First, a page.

Definition of Soak the Rich
What is the definition of "soak the rich" and "soak the rich economics"?
Many states are currently wrestling with large budget deficits that have been caused by the "Great Recession". These states are largely choosing to battle the problem by engaging in a "soak the rich" strategy.
So what do "soak the rich" and "soak the rich economics" mean exactly?
When you "soak the rich", you are looking to extract more money from "rich" people in the form of taxes and fees.
For instance, a state might have a maximum income tax rate of 6.25%.
In order to help close a budget gap, the state may elect to raise state income taxes to 8.25% on the richest people in the state (those earning over a certain amount).
The theory is that these people can afford to pay this extra money, so this is the easiest method in which to raise extra money for the state coffers. It is also the most popular with voters, as high income earners make up just a small % of the general population.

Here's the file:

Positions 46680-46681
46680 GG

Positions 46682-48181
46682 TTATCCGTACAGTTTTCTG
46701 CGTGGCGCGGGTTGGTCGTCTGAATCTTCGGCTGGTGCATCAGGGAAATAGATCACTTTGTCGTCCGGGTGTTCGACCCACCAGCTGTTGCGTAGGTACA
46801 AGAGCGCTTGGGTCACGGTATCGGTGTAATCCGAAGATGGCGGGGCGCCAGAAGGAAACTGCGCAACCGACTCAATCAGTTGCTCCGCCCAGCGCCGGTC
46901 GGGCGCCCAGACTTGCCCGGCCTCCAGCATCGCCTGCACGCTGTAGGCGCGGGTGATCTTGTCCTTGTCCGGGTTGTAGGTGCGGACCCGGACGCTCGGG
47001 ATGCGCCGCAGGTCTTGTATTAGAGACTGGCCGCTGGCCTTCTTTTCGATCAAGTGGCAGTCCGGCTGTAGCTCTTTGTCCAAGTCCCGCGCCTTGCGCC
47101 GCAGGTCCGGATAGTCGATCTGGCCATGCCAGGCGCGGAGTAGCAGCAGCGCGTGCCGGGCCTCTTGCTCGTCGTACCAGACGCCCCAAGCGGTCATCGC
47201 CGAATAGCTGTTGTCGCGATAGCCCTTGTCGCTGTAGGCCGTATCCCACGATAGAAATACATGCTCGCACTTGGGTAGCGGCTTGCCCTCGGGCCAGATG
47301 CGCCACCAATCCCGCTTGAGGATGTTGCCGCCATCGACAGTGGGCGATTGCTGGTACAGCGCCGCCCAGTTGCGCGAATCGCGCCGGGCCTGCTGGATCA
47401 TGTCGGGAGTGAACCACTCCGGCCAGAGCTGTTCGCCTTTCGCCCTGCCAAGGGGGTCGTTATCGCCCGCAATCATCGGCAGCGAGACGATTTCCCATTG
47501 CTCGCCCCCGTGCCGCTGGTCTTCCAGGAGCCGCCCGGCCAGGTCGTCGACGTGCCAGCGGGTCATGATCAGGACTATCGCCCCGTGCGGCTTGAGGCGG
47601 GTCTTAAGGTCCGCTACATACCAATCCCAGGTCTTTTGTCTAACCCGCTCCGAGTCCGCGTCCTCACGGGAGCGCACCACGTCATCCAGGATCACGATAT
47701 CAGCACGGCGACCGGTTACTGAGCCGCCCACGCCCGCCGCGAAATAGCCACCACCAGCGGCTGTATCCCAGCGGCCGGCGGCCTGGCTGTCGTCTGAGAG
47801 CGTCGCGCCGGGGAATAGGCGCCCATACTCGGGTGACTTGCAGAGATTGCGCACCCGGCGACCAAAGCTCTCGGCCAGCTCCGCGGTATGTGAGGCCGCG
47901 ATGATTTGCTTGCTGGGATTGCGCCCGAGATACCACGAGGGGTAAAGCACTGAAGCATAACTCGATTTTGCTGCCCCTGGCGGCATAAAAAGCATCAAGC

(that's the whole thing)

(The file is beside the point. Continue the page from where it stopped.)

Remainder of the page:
The problem with this theory? As many states are now realizing, higher income earners are mobile and will gladly leave for "tax-haven" states such as Texas, Nevada and Tennessee. This creates a smaller base of "rich" people to extract taxes from.
"Soak the rich" is a general theory that can apply to state, federal or municipal taxes.
When President Obama was elected, many people bemoaned the fact that he would seek to "soak the rich" to pay for some of his new spending programs.
Your basic definition of the term is - expecting higher-income earners to shoulder a higher tax burden in order to (in theory) generate higher tax revenues.
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